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<center>*&nbsp; &nbsp; &nbsp; &nbsp; &nbsp; *&nbsp; &nbsp; &nbsp; &nbsp; &nbsp; *&nbsp; &nbsp; &nbsp; &nbsp; &nbsp; * </center>
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KAUFFMAN has tried to preserve some of the beauties which God had created and which Mennonite pioneers used and developed. This story does not do justice to the significant work which he has done. It is not intended to do that. The purpose is to emphasize the uniqueness of what one talented but humble Christian farmer has done. He has found beauty where it is, in his own heart and soul; he has expressed it with his own hands as God has given him power; he has enriched the life of those around him and impoverish no one in the process. &#8212; J. W. F.
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''Mennonite Weekly Review'' obituary: 1962 Jan 4 p. 5
 
 
 
text of obituary:
 
text of obituary:

Revision as of 14:21, 18 July 2019

Mennonite Weekly Review obituary: 1944 Sep 14 p. 4

Birth date: 1882 May 6

text of obituary:

FROM DIRT FARMER TO MUSEUM CURATOR

THE STORY OF A MENNONITE FARMER WHOSE HOBBY BECAME HIS LIFE WORK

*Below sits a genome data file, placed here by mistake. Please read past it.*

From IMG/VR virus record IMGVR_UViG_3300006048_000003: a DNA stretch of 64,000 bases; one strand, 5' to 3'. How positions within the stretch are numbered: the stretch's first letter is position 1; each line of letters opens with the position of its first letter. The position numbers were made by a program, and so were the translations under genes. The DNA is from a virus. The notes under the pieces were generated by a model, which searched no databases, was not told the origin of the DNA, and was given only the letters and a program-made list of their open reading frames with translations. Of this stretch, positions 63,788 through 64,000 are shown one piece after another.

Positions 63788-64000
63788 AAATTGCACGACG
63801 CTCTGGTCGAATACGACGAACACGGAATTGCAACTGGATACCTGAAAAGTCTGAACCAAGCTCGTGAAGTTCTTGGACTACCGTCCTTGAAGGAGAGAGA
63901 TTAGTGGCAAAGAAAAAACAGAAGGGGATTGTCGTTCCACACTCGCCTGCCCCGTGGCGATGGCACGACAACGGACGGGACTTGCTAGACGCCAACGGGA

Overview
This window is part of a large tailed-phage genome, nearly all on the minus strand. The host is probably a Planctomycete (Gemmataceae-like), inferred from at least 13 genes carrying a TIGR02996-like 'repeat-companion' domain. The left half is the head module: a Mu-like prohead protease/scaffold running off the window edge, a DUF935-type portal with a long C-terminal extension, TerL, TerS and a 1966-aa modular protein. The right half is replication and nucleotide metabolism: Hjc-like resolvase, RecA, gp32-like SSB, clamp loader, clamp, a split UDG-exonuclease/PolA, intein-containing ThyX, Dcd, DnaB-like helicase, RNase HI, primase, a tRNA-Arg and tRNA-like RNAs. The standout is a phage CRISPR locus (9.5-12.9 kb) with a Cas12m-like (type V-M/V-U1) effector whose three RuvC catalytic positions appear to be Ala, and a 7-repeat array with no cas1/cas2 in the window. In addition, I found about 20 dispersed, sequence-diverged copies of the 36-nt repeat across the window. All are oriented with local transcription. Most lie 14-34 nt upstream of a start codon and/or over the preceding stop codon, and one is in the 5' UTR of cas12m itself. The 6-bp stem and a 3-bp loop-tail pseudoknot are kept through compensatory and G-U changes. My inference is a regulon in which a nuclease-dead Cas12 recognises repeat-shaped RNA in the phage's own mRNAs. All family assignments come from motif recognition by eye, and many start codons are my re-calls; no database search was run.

Kauffman charles j 1944.jpg
A GENERATION ago the most famous sermon in America was that of Russell Conwell's “Acres of Diamonds.” The theme of the sermon was embodied in the story of the man who sold his farm and travelled all over the world in search of diamonds in the hope of becoming rich. He died a poor man but the man who bought his farm became rich because he found diamonds in his own front yard.

The life story of Charles J. Kauffman of North Newton, Kansas, reminds one of a man who must have heard Conwell's lecture and learned a lesson from it. He decided to look for happiness, beauty, and joy in life right around him; he found it as most people do who are equally wise.

*          *          *          *

KAUFFMAN was born and spent most of his life on a typical Mennonite farm in South Dakota in the Swiss Settlement between the towns of Freeman and Marion. Early in his life he became interested in the study of nature and wild life.